I review and edit papers with my college daughter on Google Docs.  She writes the paper and adds comments and questions, then sends me the link.  I can see her paper and we can even interact real-time within the document.  After I make suggestions and comments, I can watch her make the edits.  I do the same thing with organization meeting agendas.  People on the list can add to the collaborative agenda throughout the month so we don’t have to remember to bring something up.  This was nearly impossible before the cloud.

I’ve nearly gone paperless at work.  I take notes on my tablet using Evernote and can access them on any device anywhere.  The tablet is smaller, lighter and more portable; the battery lasts all day.  The tablet is large enough that typing isn’t an issue, and the autoprompt and autocorrect can actually increase your speed once you get used to it.  One of my favorite advantages the tablet has over paper is the ability to take a photo of the white board we’ve been brainstorming on directly into my notes.  When I’m back at my desk, I can review the notes online and sort by tags or do a full-text search through hundreds of notes to find the information I’m looking for. When I’m away from my desk, all of my notes are always with me, either through my laptop, tablet or phone, or even someone else’s computer.  Try doing that with paper.

The only reason I switch between devices now is for convenience (laptops are easier to type large blocks of text, tablets for watching movies, etc.) or for a tool that hasn’t been ported to the Internet.  I’m starting to resent applications like Axure that require a dedicated installation at one device. In the cloud, I don’t have to worry about whether my software is up to date, or if my version is compatible with yours.  The cloud updates for all of us.  I also have not run into a cloud-based application that costs more than $10.  $600 for Office? When Google Docs is free?  Sure, it does things I can’t do in Google Docs, but the price difference has caused me to rethink a lot of application loyalties.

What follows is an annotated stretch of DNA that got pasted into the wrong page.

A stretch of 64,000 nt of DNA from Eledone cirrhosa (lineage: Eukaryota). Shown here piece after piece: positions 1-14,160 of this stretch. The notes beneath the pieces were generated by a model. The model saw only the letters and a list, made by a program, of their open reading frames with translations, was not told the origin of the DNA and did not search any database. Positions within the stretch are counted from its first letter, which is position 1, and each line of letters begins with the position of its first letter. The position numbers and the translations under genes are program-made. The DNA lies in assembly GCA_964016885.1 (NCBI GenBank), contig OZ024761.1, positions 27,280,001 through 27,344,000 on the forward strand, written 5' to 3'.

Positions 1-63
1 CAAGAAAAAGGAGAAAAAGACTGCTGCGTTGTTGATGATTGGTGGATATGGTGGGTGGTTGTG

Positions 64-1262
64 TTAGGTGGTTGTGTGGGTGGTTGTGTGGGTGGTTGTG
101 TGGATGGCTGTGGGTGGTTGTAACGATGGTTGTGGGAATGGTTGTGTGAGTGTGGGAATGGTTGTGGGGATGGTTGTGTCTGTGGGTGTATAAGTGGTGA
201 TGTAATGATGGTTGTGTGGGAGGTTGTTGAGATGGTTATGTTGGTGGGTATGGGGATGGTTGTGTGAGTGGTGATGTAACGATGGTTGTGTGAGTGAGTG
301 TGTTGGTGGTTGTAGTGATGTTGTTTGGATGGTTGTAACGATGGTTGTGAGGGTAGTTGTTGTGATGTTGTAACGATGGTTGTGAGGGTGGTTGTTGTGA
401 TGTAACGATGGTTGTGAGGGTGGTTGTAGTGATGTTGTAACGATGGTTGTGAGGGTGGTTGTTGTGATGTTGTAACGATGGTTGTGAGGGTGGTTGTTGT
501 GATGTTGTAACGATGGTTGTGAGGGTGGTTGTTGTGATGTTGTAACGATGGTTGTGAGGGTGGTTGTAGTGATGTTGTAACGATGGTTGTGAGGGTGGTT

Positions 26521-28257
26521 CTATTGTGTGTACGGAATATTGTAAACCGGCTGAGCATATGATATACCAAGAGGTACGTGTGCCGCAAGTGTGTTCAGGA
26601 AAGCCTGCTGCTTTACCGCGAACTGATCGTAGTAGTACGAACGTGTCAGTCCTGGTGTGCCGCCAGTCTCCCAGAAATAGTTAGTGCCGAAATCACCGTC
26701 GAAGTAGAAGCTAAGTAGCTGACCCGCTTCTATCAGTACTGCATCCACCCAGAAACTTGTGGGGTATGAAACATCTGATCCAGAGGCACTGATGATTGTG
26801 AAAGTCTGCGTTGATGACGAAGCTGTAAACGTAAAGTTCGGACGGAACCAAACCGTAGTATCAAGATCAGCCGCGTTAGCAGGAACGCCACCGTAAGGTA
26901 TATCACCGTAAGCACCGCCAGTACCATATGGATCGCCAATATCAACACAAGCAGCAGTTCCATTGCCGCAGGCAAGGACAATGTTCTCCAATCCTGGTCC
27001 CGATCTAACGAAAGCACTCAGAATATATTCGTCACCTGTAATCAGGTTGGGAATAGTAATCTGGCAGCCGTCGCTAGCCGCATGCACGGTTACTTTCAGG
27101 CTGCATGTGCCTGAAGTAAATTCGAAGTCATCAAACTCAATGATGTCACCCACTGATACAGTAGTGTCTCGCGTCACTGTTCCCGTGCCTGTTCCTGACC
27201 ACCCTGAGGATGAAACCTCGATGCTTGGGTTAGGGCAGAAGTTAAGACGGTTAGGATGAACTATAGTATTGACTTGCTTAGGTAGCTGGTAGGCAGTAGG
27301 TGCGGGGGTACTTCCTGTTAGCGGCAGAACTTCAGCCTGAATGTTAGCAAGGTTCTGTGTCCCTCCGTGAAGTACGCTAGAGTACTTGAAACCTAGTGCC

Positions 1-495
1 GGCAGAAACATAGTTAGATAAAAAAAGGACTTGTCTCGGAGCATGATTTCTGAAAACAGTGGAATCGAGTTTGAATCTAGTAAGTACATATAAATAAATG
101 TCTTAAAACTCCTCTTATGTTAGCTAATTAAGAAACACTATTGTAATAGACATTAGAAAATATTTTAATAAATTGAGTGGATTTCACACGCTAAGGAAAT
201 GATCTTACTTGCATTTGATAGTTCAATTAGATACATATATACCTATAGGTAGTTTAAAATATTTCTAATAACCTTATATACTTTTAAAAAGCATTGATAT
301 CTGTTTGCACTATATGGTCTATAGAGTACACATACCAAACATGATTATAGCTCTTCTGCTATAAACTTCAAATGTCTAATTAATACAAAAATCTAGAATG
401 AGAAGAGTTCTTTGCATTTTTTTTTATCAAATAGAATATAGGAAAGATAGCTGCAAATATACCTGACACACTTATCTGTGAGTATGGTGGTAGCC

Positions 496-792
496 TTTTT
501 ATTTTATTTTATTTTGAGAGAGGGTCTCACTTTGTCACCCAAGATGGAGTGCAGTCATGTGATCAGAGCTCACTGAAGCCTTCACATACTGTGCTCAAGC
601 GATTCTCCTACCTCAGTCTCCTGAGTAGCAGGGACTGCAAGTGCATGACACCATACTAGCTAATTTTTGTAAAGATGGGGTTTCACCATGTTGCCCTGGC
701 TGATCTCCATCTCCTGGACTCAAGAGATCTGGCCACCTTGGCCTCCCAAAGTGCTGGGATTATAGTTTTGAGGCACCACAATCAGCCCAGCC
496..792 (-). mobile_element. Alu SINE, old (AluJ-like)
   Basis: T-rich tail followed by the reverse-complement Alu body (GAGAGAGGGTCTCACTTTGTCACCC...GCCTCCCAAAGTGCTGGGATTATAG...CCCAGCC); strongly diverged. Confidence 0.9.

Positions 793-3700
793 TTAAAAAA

To be fair, the risk online is greater.  Servers could be hacked, the system can go down, the cloud is outside my control.  If I don’t have access to a wireless network, I have to work tethered to my phone.  If I don’t have a 3G connection on my phone, I’m out of luck.  But really, if I am that remote, I don’t really need to be on my devices.  The risks have to be weighed against the convenience and capabilities, and for me, that decision is easy.

The cloud is where I live, and where everyone will live in the future.  The cloud democratizes computing, in that everyone has access to the power and reach of the Internet. The cloud allows for faster and greater collaboration and sharing and connects us as never before.

Quote subtlety in social media

Created: Monday, 04 July 2011 Written by Gary Elsbernd

Whether it’s on Twitter, Facebook, LinkedIn or any other social media structure, posting quotes is a fun pasttime. Quotes can bring back a feeling or memory from another time. Quotes can point out how often the same themes and principles come up. Often quotes from television, movies, songs or high profile people in the spotlight can spin a tale that’s fun for you and your followers to unravel.

I started using Twitter to goof off with my college friends. We would send obscure quotes from the 80s and 90s to see who had the most useless trivia in their heads. The harder it was to guess, the more respect the quoter would get. Also, the longer the quote thread could go without revealing the source, the more fun we had. Quotes that were too popular or too simple brought mockery. ]

When, however, an obscure quote or line is posted, the best way to show that you understand is to reciprocate with a quote or line of your own. For example, the correct response to: “We were below the hard-deck for just a few seconds. I had the shot. There was no danger, so I took it.” would be, “So you took it? AND BROKE A MAJOR RULE OF ENGAGEMENT???????” not, “Top Gun!” Try to respond to clever with clever.

Don’t spoil the fun for everyone else.